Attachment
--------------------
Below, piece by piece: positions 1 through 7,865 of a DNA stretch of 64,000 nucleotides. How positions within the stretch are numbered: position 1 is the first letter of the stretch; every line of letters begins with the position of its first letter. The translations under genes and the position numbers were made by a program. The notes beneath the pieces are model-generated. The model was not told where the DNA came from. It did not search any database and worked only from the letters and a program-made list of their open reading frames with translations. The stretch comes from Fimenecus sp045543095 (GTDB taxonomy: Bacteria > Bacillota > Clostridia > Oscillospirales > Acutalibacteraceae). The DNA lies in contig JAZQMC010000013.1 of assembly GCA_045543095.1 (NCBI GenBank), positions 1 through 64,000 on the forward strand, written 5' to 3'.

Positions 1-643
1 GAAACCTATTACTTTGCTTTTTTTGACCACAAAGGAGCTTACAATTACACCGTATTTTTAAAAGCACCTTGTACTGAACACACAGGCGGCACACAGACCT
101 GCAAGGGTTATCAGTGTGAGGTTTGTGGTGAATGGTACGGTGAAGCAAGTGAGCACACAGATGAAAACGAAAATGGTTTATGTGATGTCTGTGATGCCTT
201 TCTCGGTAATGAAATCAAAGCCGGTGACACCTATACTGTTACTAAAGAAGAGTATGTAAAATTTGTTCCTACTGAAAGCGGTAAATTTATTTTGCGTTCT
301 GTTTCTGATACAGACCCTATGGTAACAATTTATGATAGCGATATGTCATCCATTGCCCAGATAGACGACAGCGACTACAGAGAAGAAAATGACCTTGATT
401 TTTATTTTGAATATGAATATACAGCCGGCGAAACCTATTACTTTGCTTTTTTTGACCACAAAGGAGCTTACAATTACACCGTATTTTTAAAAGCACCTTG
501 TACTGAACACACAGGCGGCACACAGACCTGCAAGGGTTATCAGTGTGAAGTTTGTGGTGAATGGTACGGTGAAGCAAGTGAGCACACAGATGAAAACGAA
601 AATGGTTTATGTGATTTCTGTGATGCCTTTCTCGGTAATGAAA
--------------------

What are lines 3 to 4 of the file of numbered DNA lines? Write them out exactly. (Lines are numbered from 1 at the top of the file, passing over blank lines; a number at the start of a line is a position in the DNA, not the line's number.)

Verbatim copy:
1 GAAACCTATTACTTTGCTTTTTTTGACCACAAAGGAGCTTACAATTACACCGTATTTTTAAAAGCACCTTGTACTGAACACACAGGCGGCACACAGACCT
101 GCAAGGGTTATCAGTGTGAGGTTTGTGGTGAATGGTACGGTGAAGCAAGTGAGCACACAGATGAAAACGAAAATGGTTTATGTGATGTCTGTGATGCCTT